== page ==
MORPETH CAMERA CLUB
On Tuesday, March 14 Morpeth Camera Club welcomed guest speaker Iain Duncan, a Northumberland-based professional photographer, who presented images of the changing coastline at Lynemouth Bay.
His Lynemouth Layerscapes talk was illustrated by images of waste deposited along the coast — a landscape being eroded by the tides and revealing items deposited over many years.
Whilst walking towards Cresswell, he began to notice the odd, but photogenic dunes, the textures and shapes, the layers of sediment and dead grass interspersed with plastic bags and relatively modern detritus.
This fascinated Iain, who began researching the area and discovered that this was where the Lynemouth and Ellington pits once dumped their waste. On a 1960’s map, Iain discovered that originally there was a golf course on the site, which explained the layer of grass. Over the years the area became a dumping ground for bricks, colliery belts, explosive bags, pipes, clothing, and even a plastic pedal car, all of which formed fascinating visual compositions.
Iain spoke of this to archivists at Woodhorn Museum and was awarded Heritage Lottery funding to explore further.
He discovered that the layers of grey strata were ash from the Alcan smelter that had been left in settling pools, and that after mining had finished, permission had been attained to deposit rubbish to settle the area before grassing over. He made it clear that permission had been obtained at the time.
Images included multi-coloured orange and blue eroded bricks, concrete smoothed by the sea and tumbles of multi-coloured fishing ropes. They were followed by interesting images of puddles, which when gently agitated formed extraordinary patterns and brought to the surface silky ivory and grey swirls originating from the ash, and rich red colours of clay and iron deposits.
Iain said he has to get “into the zone” to view the surroundings on a deeper level as there is so much to see.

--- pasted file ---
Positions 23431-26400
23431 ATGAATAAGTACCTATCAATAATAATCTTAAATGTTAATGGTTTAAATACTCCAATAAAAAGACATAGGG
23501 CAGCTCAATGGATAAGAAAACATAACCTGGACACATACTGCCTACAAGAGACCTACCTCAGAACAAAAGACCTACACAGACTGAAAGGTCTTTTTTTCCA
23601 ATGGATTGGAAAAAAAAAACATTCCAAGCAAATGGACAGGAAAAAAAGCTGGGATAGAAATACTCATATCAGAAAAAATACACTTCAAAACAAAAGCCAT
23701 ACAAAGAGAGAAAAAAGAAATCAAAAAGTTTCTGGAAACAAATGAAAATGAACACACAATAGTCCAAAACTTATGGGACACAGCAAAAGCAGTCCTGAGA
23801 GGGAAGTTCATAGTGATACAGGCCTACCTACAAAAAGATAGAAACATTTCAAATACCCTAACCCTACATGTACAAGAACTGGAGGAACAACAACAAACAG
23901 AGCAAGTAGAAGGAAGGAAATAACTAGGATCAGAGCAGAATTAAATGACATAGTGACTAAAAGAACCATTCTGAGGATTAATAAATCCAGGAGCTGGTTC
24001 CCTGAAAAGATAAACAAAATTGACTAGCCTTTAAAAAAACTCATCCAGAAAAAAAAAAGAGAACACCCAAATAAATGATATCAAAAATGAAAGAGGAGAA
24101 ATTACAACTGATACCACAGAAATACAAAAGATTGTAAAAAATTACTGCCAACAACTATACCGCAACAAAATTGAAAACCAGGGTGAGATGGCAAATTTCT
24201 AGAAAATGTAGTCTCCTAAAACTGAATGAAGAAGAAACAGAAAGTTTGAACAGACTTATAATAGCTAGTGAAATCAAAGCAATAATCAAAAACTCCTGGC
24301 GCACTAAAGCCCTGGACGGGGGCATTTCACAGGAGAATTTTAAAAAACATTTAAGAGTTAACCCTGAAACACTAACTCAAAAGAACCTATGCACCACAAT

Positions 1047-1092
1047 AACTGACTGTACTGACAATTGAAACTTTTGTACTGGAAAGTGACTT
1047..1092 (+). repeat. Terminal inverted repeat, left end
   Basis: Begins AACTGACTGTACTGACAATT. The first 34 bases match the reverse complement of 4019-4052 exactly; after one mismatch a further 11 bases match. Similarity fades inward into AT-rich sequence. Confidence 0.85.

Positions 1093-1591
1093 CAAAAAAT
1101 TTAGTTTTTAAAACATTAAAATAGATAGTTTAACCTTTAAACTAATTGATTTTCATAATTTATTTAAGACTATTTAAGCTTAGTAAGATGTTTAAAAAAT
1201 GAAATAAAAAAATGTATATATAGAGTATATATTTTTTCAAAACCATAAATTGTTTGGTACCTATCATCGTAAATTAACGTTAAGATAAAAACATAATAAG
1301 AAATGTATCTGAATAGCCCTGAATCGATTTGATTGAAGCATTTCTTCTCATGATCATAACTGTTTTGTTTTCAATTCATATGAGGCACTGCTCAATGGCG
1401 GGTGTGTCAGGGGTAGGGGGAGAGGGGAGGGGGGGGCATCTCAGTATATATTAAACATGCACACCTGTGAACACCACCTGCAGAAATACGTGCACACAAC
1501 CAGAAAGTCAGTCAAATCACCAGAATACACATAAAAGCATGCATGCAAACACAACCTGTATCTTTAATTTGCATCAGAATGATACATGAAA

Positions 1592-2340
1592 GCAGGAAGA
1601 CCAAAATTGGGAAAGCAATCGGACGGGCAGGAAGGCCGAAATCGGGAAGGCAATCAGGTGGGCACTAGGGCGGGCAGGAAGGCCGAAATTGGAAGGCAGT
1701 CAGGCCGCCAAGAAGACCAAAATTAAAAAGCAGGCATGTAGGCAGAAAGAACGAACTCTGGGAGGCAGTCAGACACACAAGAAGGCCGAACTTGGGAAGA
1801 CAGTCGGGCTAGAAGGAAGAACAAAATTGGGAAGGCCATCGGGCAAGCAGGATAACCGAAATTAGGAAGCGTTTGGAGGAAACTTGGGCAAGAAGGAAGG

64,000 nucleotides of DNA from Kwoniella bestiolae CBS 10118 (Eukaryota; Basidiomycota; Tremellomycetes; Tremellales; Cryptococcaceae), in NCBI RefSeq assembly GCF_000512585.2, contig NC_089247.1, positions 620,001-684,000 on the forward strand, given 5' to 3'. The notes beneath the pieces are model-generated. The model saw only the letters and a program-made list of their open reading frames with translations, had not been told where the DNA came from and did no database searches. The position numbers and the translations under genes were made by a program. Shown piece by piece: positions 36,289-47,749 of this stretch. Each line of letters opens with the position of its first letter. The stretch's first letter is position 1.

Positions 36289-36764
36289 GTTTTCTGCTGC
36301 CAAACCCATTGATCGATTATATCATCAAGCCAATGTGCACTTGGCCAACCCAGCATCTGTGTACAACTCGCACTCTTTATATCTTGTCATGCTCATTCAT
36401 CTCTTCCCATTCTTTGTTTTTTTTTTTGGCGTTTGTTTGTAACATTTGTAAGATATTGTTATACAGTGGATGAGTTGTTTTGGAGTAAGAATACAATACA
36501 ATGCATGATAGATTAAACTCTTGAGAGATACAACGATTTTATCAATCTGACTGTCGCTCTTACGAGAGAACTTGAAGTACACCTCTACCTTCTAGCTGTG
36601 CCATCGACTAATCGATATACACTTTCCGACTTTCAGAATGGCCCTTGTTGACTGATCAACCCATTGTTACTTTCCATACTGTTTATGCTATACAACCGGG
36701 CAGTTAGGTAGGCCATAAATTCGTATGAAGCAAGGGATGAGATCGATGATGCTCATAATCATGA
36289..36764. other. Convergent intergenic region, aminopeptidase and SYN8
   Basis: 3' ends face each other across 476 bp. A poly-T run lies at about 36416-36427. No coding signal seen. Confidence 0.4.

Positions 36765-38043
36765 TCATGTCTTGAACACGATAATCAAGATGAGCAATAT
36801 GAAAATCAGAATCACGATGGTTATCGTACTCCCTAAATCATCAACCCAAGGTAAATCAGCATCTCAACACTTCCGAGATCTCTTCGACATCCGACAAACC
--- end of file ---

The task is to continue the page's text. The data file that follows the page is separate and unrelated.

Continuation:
He wanted to visually catalogue this area as he estimated that with coastal erosion within 12 years it will be washed away. He wanted people to have access to this study and be proud of their heritage.
The second part of Iain’s talk featured his work using photogravure, a method of etching an image onto a coated copper plate.
Using pre-war half and quarter plate cameras, he showed a wonderful selection of work — misty woodland, backlit skeletal trees at Slaley Wood, morning light in Borrowdale, ancient woodland in Crannock Woods, morning mist on the Tyne and the atmospheric Thornton Force, together with the antique effect textures of Steel Rigg, Hadrian’s Wall.
Iain explained that because one could control how much ink was used and removed, gentle and dramatic areas could be created, foliage is brought to life and ruins and stonework are enhanced, adding that photogravure was the only absolutely stable process of photography.
He concluded with his macro work. After explaining his kit of lenses and extensions, we saw photography of a simple agate keyring and a tumbled pebble. Exposed were vibrant ridges and valleys of colour, sparkling crystals and crushed fossils.
Throughout the evening Iain generously shared details of his techniques and provided a very memorable evening.
Chairman Glyn Trueman thanked Iain for a fascinating and inspiring presentation.
On Tuesday, March 21, the club welcomed David Ord, from Ryton Camera Club, to select the winners in this year’s Browell Trophy Natural History PDI competition.
Members had submitted a maximum of three digital images on natural history, the only criteria being that they should not be of pets, farm animals or captive animals.
David, who is not only a judge but Competition Secretary for Ryton, is well versed in what makes a good natural history photograph. He said the most important requirement is that it should be pin sharp in the right areas.
Among the images were colourful butterflies, a baby elephant protected by the herd, resting cheetahs, a brown hawker dragonfly, a nuthatch, squirrels, giant wood spider, pied avocet and a lemur.
David gave tips on ISO settings and shutter speeds to avoid softness, alternative cropping and composition, and added that while photographing insects is a challenge, sharp focus on eyes and antenna is paramount.
The evening continued with images of a red damsel fly, black wildebeest, leopard, a green shield bug, otters, mating gannets, puffins, teasels and wild flowers.
Highly commended were Common Seal by Glyn Trueman, Newly Emerged Burnett Moths also by Glyn, Cormorant Watching by Davy Bolam, and Toad Stools, Gummer How by Brian Morris.
Fifth place went to Davy Bolam for Female Pheasant in Habitat, and fourth was Zebras All In A Line by Myra Jackson.
David had problems placing the final three as they were all of such high quality.
Finally, third place was Guillemot Resting by Davy Bolam, second went to George Sudlow for King of the River, and the winner was Breakfast, again by George, with perfect lighting and timing, and great detail. George had caught the moment perfectly.
Chairman Glyn Trueman thanked David for his constructive comments and suggestions for improvement.